News | April 02, 2015

Text Message Reminders Boost Breast Cancer Screening Attendance

Study finds reminders could boost attendance by 20 percent

breast cancer screening, attendance, text message reminders, UK

April 2, 2015 — A new study found that women who received a text message reminder about their breast cancer screening appointment were 20 percent more likely to attend than those who were not texted. The study was published in the British Journal of Cancer.

Researchers funded by the Imperial College Healthcare Charity trialled text message reminders for women 47-53 years old who were invited for their first appointment for breast cancer screening.

The team compared around 450 women who were sent a text with 435 women who were not texted. It found that 72 percent of women who were sent a text message reminder attended their screening appointment, compared with 60 percent who were not.

Text message reminders had the biggest impact on women from the most deprived areas who were 28 percent more likely to attend their first screening appointment if they were sent a text.

The research found that women were almost three times more likely to cancel their appointment in advance if they were sent a text message reminder.

Lead author Robert Kerrison, at the Cancer Research UK health behaviour unit at UCL, said: "We all forget things now and then, and doctor's appointments are no exception - in fact, forgetting is one of the most commonly cited reasons why women miss breast cancer screening appointments.

"Our research found that a cheap, simple text-message-reminder could boost the number of women — especially those from deprived areas — attending screening, or cancelling in advance. More trials are needed to confirm this, but texting could save valuable NHS resources."

Ian Lush, chief executive of Imperial College Healthcare Charity, said: "The potential positive impact the study could have on the UK population's health is huge and goes far beyond the borders of London where the text message service was originally trialled. Research outcomes like this confirm the need for the charity to continue funding such pioneering work which will continue to help improve the health of the population."

Julie Sharp, M.D., Cancer Research UK's head of health information, said: "Research like this can help tackle practical barriers that sometimes stop women from attending screening appointments. Cancer screening can save lives, but it's important to remember there are risks as well as benefits. People should also receive good quality information to help them decide whether to take up a screening invitation."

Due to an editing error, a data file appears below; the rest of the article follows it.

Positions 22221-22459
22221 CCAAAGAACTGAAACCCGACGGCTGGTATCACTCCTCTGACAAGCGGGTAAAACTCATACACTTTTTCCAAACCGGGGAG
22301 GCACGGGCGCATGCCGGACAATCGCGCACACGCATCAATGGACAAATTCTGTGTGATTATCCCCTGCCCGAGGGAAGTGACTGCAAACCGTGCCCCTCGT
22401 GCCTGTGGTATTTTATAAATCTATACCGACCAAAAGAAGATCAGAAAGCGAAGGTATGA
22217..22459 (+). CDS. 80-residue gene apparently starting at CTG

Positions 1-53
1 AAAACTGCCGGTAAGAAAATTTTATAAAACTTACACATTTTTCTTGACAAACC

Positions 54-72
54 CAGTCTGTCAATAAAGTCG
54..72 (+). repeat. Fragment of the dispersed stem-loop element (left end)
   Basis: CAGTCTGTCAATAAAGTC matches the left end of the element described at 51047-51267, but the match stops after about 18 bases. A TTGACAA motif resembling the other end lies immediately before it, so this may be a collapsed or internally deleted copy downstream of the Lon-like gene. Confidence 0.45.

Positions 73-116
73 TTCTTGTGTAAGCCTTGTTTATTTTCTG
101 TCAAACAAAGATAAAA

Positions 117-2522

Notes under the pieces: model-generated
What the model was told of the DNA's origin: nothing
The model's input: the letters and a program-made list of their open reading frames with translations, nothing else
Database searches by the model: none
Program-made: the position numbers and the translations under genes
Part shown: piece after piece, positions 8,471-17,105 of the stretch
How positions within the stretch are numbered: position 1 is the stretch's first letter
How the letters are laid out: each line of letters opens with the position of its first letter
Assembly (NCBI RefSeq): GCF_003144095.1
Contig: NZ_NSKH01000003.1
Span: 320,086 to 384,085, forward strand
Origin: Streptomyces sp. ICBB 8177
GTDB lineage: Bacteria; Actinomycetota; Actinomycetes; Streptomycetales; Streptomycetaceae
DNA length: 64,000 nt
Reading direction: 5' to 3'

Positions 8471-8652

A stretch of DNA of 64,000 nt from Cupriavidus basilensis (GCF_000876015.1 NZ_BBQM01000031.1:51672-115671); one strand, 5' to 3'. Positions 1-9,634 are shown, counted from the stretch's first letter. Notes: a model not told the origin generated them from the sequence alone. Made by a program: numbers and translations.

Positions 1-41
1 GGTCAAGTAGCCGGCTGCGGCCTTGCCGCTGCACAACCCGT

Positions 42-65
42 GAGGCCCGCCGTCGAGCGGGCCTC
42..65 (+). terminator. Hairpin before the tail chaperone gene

Note: In the group of around 450 women texted, 380 had an active mobile number and received the text. The group of 435 women who were not texted had a mobile number registered with their general practitioner, but because they were not texted it was not possible to find the number of women with active mobile numbers.

For more information: www.bjcancer.com

Related Content

Novel Technique May Significantly Reduce Breast Biopsies
News | Breast Biopsy Systems | January 17, 2019
A novel technique that uses mammography to determine the biological tissue composition of a tumor could help reduce...
Digital Mammography Increases Breast Cancer Detection
News | Mammography | January 16, 2019
The shift from film to digital mammography increased the detection of breast cancer by 14 percent overall in the United...
Artificial Intelligence Used in Clinical Practice to Measure Breast Density
News | Artificial Intelligence | January 15, 2019
An artificial intelligence (AI) algorithm measures breast density at the level of an experienced mammographer,...
Sponsored Content | Videos | Breast Imaging | January 11, 2019
Supplemental screening with ABUS helps personalize breast care for women with dense breasts and offers advanced...
Artificial intelligence, also called deep learning and machine learning, was the hottest topic at the 2018 Radiological Society of North America (RSNA)) meeting.

Artificial intelligence was the hottest topic at the 2018 Radiological Society of North America (RSNA)) meeting, which included a large area with its own presentation therater set asside for AI vendors.

Feature | Artificial Intelligence | January 10, 2019 | Dave Fornell, Editor
Hands down, the hottest topic in radiology the past two years has been the implementation of...
Electronic Brachytherapy Effective in Long-Term Study of 1,000 Early-Stage Breast Cancers
News | Brachytherapy Systems, Women's Healthcare | January 07, 2019
Breast cancer recurrence rates of patients treated with intraoperative radiation therapy (IORT) using the Xoft Axxent...
Breast Cancer Patients Have Less Heart Damage With Heart Drug and Trastuzumab
News | Cardio-oncology | January 03, 2019
Breast cancer patients who take a heart drug at the same time as trastuzumab have less heart damage, according to a...
Opto-Acoustic Imaging Helps Differentiate Breast Cancer Molecular Subtypes
News | Ultrasound Women's Health | December 20, 2018
Seno Medical Instruments Inc. (Seno Medical) reported results of a study demonstrating that morphologic and functional...
GE Submits Initial Public Offering Paperwork for Healthcare Division
News | Radiology Business | December 19, 2018
December 19, 2018 — As part of its plans to spin off its healthcare division into a separate company, GE reportedly s
Axillary Radiotherapy and Lymph Node Surgery Yield Comparable Outcomes for Breast Cancer
News | Radiation Therapy | December 18, 2018
Early-stage breast cancer patients with cancer detected in a sentinel lymph node biopsy had comparable 10-year...